Many people stayed late after the presentation at a suburban parish in St. Charles County, asking questions of and socializing with a group of seven African-American parishioners from St. Elizabeth Mother of John the Baptist Parish in north St. Louis. They waited in short lines late on a weekday evening before getting a chance to meet their visitors.
Parishioners were invited from throughout the St. Charles Deanery, an area that Census figures show has an African American population of less than 5 percent. Msgr. James P. Callahan, pastor of St. Joseph Parish in Cottleville, said the aim in holding “A Dialogue/Conversation on the Subtleties and Insensitivities of Racism” was for it to be a positive learning experience about how racism still permeates society.
That was the result, according to several attendees from St. Charles. “I was so grateful they spoke from their hearts,” Jo Eisele of Immaculate Conception Parish in Dardenne Prairie said of the stories told by the panel of seven people from St. Elizabeth Mother of John the Baptist Parish’s Social Justice Committee and their parish pastor, Father Steve Giljum. “It’s something we’ve needed to hear in the Church” to overcome prejudice and fear of people who are of another race, Eisele said.
Richard Middeke of St. Joseph Parish called the presentation eye-opening. Racism is a problem even within the faith, one that he is working on himself and is seeking “what we can do as a Church to eliminate it,” he said.
Seen as less than
Alfreda Pulley, a St. Elizabeth parishioner who has a pharmacy degree and a master’s degree in business administration, said in her presentation that “no matter what the setting, people are surprised I’m the pharmacist.”
A recipient of a distinguished alumni award from the St. Louis College of Pharmacy, she’s now a pharmacist for CareSTLHealth where she is responsible for ensuring that the organization adheres to federal regulations. Pulley also manages inventory control and performs medication therapy management and services for patients. On a service trip to El Salvador, she helped provide care for more than 3,000 people who didn’t have access to regular heath care.
Pulley told of working as a retail pharmacist where customers often assumed she was an assistant. She’s even heard customers say, “I’d rather talk to that person,” pointing to a white colleague.
Other times, she was told, “I’m surprised you caught on so fast.” It reinforces that “we’re seen as less because of the color of our skin,” Pulley said.
Pulley and her husband, Kevin, have two adult daughters who left for opportunities outside St Louis, telling their parents that this city is too racially divided. A third daughter plans to do the same, Pulley said.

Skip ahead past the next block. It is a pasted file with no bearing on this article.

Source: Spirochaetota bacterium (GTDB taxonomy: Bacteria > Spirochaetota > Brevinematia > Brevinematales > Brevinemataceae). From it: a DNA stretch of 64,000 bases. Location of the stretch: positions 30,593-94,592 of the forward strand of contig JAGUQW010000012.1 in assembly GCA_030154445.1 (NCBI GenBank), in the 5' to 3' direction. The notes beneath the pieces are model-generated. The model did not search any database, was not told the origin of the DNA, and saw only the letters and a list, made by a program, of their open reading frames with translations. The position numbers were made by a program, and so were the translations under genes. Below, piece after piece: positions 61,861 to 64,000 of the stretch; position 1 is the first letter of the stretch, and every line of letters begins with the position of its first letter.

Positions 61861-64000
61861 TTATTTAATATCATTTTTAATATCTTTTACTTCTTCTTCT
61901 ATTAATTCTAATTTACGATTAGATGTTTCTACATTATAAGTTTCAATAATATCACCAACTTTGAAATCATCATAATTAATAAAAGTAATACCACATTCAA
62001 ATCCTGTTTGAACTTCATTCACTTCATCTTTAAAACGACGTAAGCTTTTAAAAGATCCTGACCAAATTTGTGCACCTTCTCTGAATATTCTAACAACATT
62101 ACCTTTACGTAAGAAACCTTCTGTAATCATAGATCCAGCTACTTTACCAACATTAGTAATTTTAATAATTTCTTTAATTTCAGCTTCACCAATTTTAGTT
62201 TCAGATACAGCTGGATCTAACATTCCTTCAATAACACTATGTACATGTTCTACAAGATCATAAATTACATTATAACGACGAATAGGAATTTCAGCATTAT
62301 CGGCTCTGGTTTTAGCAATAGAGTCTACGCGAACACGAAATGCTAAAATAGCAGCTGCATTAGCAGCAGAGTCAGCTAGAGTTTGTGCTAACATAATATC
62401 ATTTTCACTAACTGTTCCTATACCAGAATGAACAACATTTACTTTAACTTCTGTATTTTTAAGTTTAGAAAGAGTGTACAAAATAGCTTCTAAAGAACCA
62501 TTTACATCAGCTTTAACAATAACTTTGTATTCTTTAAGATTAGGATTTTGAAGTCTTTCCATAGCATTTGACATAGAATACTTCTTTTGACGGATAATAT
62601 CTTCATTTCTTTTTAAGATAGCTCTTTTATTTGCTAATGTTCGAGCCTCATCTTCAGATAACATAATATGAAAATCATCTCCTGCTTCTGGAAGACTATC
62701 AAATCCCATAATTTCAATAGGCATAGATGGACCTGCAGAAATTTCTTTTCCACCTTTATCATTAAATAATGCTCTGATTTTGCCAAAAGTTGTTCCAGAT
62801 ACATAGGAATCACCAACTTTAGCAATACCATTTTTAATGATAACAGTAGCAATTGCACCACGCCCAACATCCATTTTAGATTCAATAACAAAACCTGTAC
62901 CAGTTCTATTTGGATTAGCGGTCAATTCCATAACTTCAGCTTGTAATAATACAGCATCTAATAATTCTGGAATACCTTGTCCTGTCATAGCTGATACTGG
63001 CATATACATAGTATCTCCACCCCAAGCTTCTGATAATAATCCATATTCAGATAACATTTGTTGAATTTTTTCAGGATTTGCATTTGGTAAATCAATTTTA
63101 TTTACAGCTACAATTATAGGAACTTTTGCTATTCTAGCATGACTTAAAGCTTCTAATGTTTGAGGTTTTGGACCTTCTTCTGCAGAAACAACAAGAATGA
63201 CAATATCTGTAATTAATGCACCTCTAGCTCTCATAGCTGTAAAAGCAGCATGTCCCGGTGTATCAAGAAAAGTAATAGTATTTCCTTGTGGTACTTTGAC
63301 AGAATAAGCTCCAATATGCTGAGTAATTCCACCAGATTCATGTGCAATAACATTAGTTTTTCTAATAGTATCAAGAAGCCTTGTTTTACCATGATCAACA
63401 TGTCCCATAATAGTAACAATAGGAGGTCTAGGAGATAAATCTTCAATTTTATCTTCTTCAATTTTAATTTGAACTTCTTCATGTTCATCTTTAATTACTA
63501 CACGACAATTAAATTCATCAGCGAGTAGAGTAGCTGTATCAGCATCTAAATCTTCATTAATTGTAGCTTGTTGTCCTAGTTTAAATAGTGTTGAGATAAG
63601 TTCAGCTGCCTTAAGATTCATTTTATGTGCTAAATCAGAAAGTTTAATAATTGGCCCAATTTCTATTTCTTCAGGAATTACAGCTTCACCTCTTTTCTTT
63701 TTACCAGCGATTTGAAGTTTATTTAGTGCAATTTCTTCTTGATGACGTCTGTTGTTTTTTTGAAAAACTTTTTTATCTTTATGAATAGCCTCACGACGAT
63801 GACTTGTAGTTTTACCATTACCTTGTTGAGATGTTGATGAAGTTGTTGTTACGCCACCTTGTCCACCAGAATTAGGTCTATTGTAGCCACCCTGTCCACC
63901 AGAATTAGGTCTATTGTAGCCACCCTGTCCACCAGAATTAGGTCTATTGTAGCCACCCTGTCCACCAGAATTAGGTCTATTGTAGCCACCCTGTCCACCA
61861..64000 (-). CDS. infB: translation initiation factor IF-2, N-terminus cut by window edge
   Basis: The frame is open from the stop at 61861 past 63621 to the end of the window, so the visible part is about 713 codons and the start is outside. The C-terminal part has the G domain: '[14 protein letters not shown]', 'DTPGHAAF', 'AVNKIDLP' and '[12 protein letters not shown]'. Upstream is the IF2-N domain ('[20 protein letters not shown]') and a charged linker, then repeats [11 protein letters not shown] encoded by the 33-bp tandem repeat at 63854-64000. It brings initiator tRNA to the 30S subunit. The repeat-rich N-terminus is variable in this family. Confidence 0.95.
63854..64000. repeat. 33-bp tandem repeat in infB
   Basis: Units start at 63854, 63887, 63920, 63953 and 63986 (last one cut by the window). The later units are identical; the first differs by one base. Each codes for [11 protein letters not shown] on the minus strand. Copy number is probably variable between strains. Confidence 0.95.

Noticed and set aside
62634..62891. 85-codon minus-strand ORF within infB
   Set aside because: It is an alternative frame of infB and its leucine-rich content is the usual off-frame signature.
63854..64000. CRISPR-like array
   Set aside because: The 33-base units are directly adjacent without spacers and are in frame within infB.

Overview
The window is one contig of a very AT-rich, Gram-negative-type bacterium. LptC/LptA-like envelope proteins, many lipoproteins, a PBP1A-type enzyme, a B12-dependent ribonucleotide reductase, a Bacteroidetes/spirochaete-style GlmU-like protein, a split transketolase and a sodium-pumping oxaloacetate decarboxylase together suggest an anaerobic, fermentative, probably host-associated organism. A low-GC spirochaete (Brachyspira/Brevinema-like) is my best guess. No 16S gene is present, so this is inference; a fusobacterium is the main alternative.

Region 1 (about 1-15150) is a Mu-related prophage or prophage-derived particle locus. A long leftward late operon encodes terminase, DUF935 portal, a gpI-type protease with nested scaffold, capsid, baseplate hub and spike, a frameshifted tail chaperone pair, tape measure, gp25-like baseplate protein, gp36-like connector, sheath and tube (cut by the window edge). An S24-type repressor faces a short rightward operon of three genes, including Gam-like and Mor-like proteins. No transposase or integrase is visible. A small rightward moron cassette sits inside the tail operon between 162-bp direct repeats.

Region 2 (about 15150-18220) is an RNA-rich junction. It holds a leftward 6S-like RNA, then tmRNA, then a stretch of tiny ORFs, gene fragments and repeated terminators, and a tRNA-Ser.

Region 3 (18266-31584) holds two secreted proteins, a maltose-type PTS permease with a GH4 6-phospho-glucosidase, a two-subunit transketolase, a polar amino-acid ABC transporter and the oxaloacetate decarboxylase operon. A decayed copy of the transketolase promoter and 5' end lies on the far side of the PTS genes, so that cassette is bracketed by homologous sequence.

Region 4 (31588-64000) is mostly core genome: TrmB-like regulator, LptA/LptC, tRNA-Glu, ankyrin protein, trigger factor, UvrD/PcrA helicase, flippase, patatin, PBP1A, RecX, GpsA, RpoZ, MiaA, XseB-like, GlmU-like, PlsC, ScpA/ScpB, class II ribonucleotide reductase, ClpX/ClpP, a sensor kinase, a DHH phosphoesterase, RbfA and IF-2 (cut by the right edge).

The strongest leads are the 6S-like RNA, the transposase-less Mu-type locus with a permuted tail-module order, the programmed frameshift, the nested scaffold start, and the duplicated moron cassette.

Her faith has helped her understand “I am God’s beloved daughter. And I am always good enough in His eyes,” she said to applause.
Her husband, Kevin, a schoolteacher, told of the need for African-American parents to detail to their children how to behave when stopped by police. St. Louis is losing a lot of talent because young African Americans are leaving for other cities that offer better opportunities and less racial strife, he said.
The other panelists also told of how their skin color made a difference in how they have been treated.
Anita Williams, parish nurse at St. Elizabeth, told of moving to a neighborhood in St. Peters in 2002 where neighbors are unfriendly. She’s the only African American in the neighborhood, she said. “I have to make the first gesture to speak to them,” Williams said.
Brenda Vanderford described moving into a subdivision in north St. Louis County years ago and being told that the parish school had a three-year waiting list, yet her white neighbors had just moved in and had no problem enrolling their children. She also told of being passed over for job promotions.
“The racial divide is big, but nothing is too big for God,” she said. “With the help and support of each other coming together as we have come together tonight, we can chip away at it, one day at a time, one mile at a time, one friendship at a time, one child at a time.”
She wants to see her children, grandchildren and great-children to see a world where there is no color, no hurt and no hate. “We can conquer the lies of racism,” she said.
Stephen Byes, a broadcaster who’s worked at a number of radio stations in St. Louis since 1978 and does professional narration, said he thought America would be beyond racism by now. “Maybe the millennials will forget about racism. That would be nice, but right now it still exists,” he said.